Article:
- format e-book (Kindle) supplied by NetGalley by the Hatchette Group.
- ISBN 9781480472372
- originally published 1935. This e-book version published 2014 by Open Road Integrated Media
- available from Amazon - read a few pages through this link
- #5 in the Gideon Fell series
- author aka John Dickson
John Dickson Carr, a master of the Golden Age British-style mystery novel, presents Dr. Gideon Fell’s most chilling case, in which a clock-obsessed killer terrorizes London
A clockmaker is puzzled by the theft of the hands of a monumental new timepiece he is preparing for a member of the nobility. That night, one of the stolen hands is found buried between a policeman’s shoulder blades, stopping his clock for all time.
The crime is just peculiar enough to catch the attention of Dr. Gideon Fell, the portly detective whose formidable intellect is the terror of every criminal in London. Working closely with Scotland Yard, he finds that the case turns on the question of why the clock hands were stolen. And learning the answer will put Dr. Fell squarely in the path of a madman with nothing but time on his hands.
For Dr Gideon Fell this is the only case that has ever really frightened him, and before he can solve it he must find answers to some seemingly impossible questions: why was Calvin Boscombe standing near the corpse with a silencer on his gun? Who locked the attic door? And what has become of the sixteenth-century death-watch?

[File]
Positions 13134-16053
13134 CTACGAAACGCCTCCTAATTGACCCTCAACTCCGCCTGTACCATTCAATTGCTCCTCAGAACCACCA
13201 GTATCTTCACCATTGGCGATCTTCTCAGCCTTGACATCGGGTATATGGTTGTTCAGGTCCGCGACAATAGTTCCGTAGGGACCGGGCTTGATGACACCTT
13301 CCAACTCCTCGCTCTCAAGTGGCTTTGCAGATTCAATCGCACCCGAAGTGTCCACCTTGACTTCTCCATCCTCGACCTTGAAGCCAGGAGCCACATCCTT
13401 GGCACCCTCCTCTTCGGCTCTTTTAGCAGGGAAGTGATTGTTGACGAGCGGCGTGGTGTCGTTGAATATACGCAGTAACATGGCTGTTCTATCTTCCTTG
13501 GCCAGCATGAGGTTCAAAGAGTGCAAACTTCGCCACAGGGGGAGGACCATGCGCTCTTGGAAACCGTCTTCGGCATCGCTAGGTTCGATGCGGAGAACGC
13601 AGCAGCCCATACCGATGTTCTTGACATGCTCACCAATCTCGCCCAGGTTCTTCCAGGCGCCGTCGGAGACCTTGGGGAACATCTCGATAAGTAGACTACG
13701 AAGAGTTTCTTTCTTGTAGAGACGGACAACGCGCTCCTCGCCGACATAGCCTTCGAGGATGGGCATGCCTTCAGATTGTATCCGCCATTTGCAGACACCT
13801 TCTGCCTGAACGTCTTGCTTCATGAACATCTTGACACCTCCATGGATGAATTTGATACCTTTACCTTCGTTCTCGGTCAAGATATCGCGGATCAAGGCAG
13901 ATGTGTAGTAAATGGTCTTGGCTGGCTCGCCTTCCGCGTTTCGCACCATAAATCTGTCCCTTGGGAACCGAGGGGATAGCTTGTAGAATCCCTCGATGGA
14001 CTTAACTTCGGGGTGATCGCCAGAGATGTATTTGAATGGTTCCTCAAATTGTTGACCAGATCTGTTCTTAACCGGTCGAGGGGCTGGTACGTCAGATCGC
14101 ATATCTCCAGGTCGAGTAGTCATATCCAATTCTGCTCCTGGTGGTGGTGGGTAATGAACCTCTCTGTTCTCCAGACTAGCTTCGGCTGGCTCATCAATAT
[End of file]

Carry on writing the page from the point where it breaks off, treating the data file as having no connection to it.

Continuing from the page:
A number of the Gideon Fell titles have been released recently as e-books with a collective title THE MURDER ROOM.
DEATH-WATCH has the reputation of a classic of Golden Age crime fiction. In some ways it's main protagonist Dr Gideon Fell reminded me of detectives who went before and those who came after. He has a reputation for his great powers of deduction as did Sherlock Holmes and Hercule Poirot. And the similarities don't end there - there is the companion/observer Melson who compares favourably with Dr. Watson and Captain Hastings, and the policeman/foil Hadley who serves to demonstrate the superiority of Fell's deductive powers.
The plot is very complex and convoluted with a number of red herrings. At one stage Hadley is ready to make an arrest for the two murders that have taken place, but Fell manages to prove to him that he has been cunningly led to his conclusions by the real murderer. I think the complicatedness of the plot gives the reader a greater appreciation of the pared down simplicity of Agatha Christie's novels.Add to this some of the absurdity of detail: why use the gilt covered big hand of a clock as your weapon?; the meaning of why there is a sliver rather than a patch of light; a multiplicity of skylights, staircases, and sliding panels - just to identify a few.
To be honest, this title is not going to send me rushing to find another, but students of Golden Age crime fiction will appreciate that these out-of-print titles are being made available for modern readers.
I was interested in reading this for my participation in the Vintage Mystery Reading Challenge 2014.
My Rating: 4.0
Biographical Notes (Hatchette UK)